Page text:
Algorithmics II (H) COMPSCI4003
- Academic Session: 2018-19
- School: School of Computing Science
- Credits: 10
- Level: Level 4 (SCQF level 10)
- Typically Offered: Semester 1
- Available to Visiting Students: Yes
- Available to Erasmus Students: Yes
The aims of the course are:
To present a broad range of algorithm design methods, with examples chosen to reflect practical applications;
To enable students to make educated choices between strategies for algorithmic problem-solving;
To convey the significance of computational complexity, and to present a range of methods for dealing with it in practice.
3 hours per week
Requirements of Entry
Algorithmics I (H) (or equivalent)
Examination 70%, In-class quizzes 10%, Assessed practical exercise 20%.
Main Assessment In: April/May
Are reassessment opportunities available for all summative assessments? No
Reassessments are normally available for all courses, except those which contribute to the Honours classification. For non Honours courses, students are offered reassessment in all or any of the components of assessment if the satisfactory (threshold) grade for the overall course is not achieved at the first attempt. This is normally grade D3 for undergraduate students and grade C3 for postgraduate students. Exceptionally it may not be possible to offer reassessment of some coursework items, in which case the mark achieved at the first attempt will be counted towards the final course grade. Any such exceptions for this course are described below.
The assessed practical exercise cannot be redone because the nature of the coursework is such that it would take a significant number of days to produce it and this effort is infeasible for supporting the re-doing of such coursework over the summer. The assessed quizzes cannot be redone as they are intended to be answered in class only.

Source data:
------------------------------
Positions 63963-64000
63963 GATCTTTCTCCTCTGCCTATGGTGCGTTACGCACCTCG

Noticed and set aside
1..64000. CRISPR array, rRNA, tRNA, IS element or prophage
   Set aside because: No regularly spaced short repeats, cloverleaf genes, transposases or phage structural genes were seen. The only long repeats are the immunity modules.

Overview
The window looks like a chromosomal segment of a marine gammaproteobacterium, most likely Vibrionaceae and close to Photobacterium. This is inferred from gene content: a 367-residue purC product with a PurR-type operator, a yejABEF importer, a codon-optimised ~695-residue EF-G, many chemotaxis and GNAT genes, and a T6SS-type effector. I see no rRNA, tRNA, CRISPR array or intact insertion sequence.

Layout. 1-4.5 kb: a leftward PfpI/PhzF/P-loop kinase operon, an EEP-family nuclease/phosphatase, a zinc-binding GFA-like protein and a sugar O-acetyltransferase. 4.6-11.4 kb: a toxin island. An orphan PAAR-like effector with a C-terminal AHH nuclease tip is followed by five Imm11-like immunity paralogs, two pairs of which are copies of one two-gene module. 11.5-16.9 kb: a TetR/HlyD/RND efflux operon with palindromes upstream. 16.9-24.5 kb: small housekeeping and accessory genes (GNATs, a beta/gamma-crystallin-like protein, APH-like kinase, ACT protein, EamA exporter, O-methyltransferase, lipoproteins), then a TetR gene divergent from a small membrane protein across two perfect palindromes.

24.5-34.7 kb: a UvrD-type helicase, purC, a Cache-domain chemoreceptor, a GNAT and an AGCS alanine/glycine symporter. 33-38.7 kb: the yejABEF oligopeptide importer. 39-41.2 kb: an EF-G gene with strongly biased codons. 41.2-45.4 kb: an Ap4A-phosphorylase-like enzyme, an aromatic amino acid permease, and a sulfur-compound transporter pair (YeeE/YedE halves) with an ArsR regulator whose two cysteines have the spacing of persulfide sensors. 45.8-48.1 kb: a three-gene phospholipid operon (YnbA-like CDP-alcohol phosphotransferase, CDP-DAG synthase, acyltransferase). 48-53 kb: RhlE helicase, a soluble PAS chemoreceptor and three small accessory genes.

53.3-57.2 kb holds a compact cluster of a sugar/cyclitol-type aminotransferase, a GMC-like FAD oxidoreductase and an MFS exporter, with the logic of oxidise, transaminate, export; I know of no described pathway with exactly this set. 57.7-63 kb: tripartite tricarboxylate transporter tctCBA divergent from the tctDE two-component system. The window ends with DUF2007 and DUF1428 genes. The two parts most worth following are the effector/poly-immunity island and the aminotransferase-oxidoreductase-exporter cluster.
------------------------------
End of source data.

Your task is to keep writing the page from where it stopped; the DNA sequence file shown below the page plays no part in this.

The aims of the course are:
To present a broad range of algorithm design methods, with examples chosen to reflect practical applications; to enable students to make educated choices between strategies for algorithmic problem-solving; to convey the significance of computational complexity, and to present a range of methods for dealing with it in practice.
Intended Learning Outcomes of Course
By the end of the course students will be able to:
1. Describe a wide range of efficient algorithms for problems with important applications in domains such as computational geometry, string processing and graph theory;
2. Discuss why these algorithms are correct, and prove their correctness;
3. Demonstrate the execution of such algorithms as applied to typical problem instances;
4. Characterise and manipulate advanced data structures such as the suffix tree;
5. Apply algorithmic techniques to specific problems motivated by practical applications;
6. Analyse the worst-case complexity of algorithms using a variety of mathematical techniques;
7. Discuss the theory and practical implications of NP-completeness;
8. Explain techniques for coping with complexity, such as backtracking algorithms, pseudo-polynomial-time algorithms, constant-factor approximation algorithms, and polynomial-time approximation schemes;
9. Construct proofs of NP-completeness and inapproximability results.
Minimum Requirement for Award of Credits
Students must submit at least 75% by weight of the components (including examinations) of the course's summative assessment.